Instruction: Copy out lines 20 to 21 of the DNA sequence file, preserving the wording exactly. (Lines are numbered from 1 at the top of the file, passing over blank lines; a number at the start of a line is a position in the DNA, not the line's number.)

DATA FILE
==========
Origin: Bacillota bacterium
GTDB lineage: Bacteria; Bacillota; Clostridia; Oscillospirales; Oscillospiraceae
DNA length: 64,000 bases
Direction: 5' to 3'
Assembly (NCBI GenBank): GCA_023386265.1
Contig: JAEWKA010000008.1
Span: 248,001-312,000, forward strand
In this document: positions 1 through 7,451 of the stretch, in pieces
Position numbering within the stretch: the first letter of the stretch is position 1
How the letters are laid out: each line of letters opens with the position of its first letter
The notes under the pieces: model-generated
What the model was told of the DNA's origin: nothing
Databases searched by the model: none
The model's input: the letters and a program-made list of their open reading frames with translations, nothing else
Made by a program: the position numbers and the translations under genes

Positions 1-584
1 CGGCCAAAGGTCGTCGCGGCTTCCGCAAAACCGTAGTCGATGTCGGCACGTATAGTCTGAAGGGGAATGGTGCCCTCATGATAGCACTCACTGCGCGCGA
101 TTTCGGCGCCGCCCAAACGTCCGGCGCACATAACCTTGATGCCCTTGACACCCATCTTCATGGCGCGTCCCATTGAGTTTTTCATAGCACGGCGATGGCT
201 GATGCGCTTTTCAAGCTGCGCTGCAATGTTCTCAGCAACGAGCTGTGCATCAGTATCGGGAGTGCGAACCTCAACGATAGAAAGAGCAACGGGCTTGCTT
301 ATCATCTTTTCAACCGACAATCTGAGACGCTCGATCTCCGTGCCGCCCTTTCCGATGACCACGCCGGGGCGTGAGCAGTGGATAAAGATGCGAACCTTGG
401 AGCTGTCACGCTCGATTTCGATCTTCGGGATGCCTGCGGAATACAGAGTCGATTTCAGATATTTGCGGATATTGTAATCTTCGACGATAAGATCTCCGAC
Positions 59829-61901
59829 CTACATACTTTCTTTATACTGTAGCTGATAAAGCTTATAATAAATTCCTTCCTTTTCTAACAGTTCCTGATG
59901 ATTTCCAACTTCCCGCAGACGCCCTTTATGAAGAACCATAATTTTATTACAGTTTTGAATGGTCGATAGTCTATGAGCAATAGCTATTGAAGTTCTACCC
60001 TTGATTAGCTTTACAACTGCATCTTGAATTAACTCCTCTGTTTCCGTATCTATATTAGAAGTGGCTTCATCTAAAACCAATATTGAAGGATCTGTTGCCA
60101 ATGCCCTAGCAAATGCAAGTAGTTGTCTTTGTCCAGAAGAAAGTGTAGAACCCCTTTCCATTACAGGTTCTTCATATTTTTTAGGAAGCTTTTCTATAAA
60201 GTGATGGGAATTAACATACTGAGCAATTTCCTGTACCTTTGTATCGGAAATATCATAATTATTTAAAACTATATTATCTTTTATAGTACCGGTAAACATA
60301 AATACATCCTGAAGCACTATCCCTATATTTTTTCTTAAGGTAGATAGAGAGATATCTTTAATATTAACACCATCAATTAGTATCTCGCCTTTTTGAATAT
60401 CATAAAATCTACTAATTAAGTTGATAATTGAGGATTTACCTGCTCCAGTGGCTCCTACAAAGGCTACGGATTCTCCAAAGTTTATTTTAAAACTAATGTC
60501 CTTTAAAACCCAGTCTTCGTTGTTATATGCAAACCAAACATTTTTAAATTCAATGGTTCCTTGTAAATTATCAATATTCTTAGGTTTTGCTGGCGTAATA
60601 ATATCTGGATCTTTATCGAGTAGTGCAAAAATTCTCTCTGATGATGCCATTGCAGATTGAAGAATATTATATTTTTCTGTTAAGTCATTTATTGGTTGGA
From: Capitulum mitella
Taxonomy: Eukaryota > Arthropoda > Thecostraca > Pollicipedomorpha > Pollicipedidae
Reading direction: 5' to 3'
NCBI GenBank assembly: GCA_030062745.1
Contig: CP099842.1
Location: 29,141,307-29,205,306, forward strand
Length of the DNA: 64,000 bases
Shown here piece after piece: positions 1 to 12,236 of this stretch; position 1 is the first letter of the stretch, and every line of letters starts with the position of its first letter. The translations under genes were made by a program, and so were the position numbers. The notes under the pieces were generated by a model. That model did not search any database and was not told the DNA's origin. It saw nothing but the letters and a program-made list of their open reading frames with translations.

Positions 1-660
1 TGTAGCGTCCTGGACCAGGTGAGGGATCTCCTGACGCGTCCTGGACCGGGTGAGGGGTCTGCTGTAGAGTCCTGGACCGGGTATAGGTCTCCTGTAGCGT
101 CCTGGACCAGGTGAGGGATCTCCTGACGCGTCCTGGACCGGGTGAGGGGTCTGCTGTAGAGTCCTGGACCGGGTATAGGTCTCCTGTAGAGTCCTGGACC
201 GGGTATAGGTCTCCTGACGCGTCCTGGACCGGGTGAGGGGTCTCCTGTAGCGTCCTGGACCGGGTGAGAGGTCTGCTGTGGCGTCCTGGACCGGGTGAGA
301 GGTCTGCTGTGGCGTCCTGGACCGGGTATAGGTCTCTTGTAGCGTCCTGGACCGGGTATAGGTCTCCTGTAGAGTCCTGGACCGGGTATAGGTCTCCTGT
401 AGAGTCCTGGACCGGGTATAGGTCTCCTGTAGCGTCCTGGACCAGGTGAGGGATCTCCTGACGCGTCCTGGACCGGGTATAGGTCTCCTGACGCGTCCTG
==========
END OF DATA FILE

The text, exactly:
301 ATCATCTTTTCAACCGACAATCTGAGACGCTCGATCTCCGTGCCGCCCTTTCCGATGACCACGCCGGGGCGTGAGCAGTGGATAAAGATGCGAACCTTGG
401 AGCTGTCACGCTCGATTTCGATCTTCGGGATGCCTGCGGAATACAGAGTCGATTTCAGATATTTGCGGATATTGTAATCTTCGACGATAAGATCTCCGAC